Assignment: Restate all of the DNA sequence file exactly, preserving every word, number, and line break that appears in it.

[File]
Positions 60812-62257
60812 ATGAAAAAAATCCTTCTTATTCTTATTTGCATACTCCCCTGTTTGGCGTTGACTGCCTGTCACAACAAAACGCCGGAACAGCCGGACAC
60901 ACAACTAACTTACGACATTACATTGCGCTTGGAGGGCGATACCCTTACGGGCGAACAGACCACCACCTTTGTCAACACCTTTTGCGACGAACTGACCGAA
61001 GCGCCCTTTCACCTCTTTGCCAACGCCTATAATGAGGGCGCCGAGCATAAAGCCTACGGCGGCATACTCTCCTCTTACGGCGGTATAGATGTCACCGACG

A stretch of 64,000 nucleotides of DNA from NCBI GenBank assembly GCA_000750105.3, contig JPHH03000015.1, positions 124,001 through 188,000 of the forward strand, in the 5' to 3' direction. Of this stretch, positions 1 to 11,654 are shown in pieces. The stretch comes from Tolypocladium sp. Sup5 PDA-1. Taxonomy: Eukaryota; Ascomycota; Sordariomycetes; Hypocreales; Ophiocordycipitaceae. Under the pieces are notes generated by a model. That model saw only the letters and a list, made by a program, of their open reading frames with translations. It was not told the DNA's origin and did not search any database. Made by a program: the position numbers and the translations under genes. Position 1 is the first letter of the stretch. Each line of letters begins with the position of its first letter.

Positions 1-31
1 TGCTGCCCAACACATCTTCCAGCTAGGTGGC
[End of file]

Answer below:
Positions 60812-62257
60812 ATGAAAAAAATCCTTCTTATTCTTATTTGCATACTCCCCTGTTTGGCGTTGACTGCCTGTCACAACAAAACGCCGGAACAGCCGGACAC
60901 ACAACTAACTTACGACATTACATTGCGCTTGGAGGGCGATACCCTTACGGGCGAACAGACCACCACCTTTGTCAACACCTTTTGCGACGAACTGACCGAA
61001 GCGCCCTTTCACCTCTTTGCCAACGCCTATAATGAGGGCGCCGAGCATAAAGCCTACGGCGGCATACTCTCCTCTTACGGCGGTATAGATGTCACCGACG

A stretch of 64,000 nucleotides of DNA from NCBI GenBank assembly GCA_000750105.3, contig JPHH03000015.1, positions 124,001 through 188,000 of the forward strand, in the 5' to 3' direction. Of this stretch, positions 1 to 11,654 are shown in pieces. The stretch comes from Tolypocladium sp. Sup5 PDA-1. Taxonomy: Eukaryota; Ascomycota; Sordariomycetes; Hypocreales; Ophiocordycipitaceae. Under the pieces are notes generated by a model. That model saw only the letters and a list, made by a program, of their open reading frames with translations. It was not told the DNA's origin and did not search any database. Made by a program: the position numbers and the translations under genes. Position 1 is the first letter of the stretch. Each line of letters begins with the position of its first letter.

Positions 1-31
1 TGCTGCCCAACACATCTTCCAGCTAGGTGGC